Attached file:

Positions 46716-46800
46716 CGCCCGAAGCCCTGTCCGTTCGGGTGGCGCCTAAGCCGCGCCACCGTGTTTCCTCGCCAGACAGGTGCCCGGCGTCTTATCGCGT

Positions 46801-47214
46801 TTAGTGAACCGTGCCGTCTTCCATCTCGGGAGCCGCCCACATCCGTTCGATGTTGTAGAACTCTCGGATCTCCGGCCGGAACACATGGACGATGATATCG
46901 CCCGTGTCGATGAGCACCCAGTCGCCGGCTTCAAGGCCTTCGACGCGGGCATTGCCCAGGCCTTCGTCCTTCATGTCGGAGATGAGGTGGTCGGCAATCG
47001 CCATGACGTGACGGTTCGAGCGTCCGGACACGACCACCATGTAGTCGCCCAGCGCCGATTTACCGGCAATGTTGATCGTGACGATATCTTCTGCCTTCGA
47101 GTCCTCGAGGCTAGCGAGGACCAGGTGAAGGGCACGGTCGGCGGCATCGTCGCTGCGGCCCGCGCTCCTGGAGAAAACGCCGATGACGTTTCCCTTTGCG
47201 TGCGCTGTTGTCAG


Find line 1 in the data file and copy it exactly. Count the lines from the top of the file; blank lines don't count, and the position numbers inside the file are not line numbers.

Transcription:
Positions 46716-46800